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Changes to Spring 2020 Syllabi

Faculty must provide students with information about changes to courses as soon as possible but certainly no later than March 31.

  • Faculty may need to change their syllabi to accommodate this unprecedented situation.  Some courses will go on with little interruption, such as courses already approved by the University Senate for distance learning courses. However, many instructors will need to modify at least some aspect of their courses. Faculty must communicate to their students directly, and in as timely a manner as possible, any changes they make.  Syllabi may only be changed prospectively – grades and course requirements that have already occurred may not be changed. It is likely that instructors will need to modify information both about the course in general (delivery format, preferred method of reaching the instructor, etc.) and changed requirements for future graded work/interaction (such as homework, projects, quizzes, papers, and tests). Revised syllabi can be shared electronically,and students must be able to access that syllabus electronically for the entirety of the semester.
  • Faculty must provide students with information about changes to the course as soon as possible but certainly no later than March 31. Changes to syllabi regarding upcoming graded work (i.e. homework, interactions, projects, quizzes, papers, and test) can only apply to upcoming activities. Instructors cannot change any elements of assignments whose due dates have passed. Examples of changes to syllabi include but are not limited to:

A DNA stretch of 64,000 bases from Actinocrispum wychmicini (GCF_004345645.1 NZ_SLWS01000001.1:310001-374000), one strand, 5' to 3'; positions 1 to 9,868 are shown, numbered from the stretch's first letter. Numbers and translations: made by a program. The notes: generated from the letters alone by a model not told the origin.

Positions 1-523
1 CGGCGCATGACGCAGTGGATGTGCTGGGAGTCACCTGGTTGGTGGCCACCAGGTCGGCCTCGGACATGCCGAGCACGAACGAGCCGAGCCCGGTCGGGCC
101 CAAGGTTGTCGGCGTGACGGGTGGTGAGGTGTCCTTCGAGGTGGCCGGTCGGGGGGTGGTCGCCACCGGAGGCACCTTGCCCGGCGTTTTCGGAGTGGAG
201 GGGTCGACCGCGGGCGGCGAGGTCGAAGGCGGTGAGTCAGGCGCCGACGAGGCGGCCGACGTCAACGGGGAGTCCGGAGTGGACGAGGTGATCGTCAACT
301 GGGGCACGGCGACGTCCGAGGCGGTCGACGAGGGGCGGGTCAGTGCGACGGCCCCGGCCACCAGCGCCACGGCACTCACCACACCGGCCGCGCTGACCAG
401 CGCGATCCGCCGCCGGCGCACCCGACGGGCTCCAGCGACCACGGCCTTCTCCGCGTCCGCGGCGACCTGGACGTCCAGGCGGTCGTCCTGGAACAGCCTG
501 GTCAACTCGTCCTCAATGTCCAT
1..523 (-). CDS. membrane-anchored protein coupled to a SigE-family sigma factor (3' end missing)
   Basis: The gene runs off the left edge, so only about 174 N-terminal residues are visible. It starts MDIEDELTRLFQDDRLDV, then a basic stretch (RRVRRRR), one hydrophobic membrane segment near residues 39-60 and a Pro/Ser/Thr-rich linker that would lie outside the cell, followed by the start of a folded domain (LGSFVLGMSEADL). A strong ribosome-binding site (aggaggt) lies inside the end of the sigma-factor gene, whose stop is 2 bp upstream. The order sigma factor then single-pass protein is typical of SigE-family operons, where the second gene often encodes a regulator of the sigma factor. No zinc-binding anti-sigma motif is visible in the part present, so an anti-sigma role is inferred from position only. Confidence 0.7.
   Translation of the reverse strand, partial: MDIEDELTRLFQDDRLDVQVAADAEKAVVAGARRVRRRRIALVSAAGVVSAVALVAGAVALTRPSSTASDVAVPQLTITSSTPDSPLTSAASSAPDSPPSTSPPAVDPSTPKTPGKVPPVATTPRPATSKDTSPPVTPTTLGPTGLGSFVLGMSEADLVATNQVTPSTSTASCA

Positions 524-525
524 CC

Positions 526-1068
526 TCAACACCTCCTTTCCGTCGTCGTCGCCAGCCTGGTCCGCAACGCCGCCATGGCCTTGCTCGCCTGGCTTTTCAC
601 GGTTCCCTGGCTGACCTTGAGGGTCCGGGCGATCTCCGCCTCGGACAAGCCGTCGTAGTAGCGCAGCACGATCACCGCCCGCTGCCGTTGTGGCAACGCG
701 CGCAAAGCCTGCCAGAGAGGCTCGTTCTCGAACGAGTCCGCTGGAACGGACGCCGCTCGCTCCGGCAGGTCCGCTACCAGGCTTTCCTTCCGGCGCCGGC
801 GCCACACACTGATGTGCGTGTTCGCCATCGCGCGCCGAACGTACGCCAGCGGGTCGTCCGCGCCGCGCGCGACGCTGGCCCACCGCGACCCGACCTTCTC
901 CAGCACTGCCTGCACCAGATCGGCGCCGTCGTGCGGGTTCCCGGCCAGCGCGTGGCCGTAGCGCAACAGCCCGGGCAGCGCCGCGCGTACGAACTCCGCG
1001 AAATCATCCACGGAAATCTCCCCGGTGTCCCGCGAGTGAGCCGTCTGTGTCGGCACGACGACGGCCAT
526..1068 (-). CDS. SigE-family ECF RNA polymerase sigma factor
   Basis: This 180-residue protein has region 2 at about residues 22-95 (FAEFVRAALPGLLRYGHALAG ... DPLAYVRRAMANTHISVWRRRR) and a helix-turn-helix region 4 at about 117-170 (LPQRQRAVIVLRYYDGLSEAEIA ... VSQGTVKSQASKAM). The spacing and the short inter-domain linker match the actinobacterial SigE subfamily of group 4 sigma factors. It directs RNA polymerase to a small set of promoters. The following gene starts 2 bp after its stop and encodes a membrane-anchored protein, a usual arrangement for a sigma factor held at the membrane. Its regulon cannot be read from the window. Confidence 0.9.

• Length/duration of graded work.
    • Due dates of assignments.
    • How assignments will be submitted.
    • The respective weights of upcoming assignments
    • Description of revised course delivery format(s) (such as watching recorded lectures or providing chat rooms).
    • Whether instruction will be synchronous or asynchronous.
    • Preferred methods (and times) for communicating with the instructor.
    • Any changes to course policies and procedures.
    • Share any additional technology requirements, such as required software, and your preferred procedure for resolving technical complaints for each service or software used in the course.
  • The Office of Teaching, Learning, and Academic Innovation has established a website called Teach Anywhere at to help with the transition to alternate delivery. That site has resources on quick starts, planning and strategy, and teaching tools, such as UK’s remote proctoring service called Respondus. You can also find tutorial guides and videos, as well as webinars linked there.
  • Minimum technical requirements for UK courses and suggested hardware, software, and internet connections are available at ITS Student Hardware & Software Guidelines.
  • Technical Support

    For account help, contact UK’s Information Technology Customer Services online, by email, or by phone at 859-218-HELP (4357).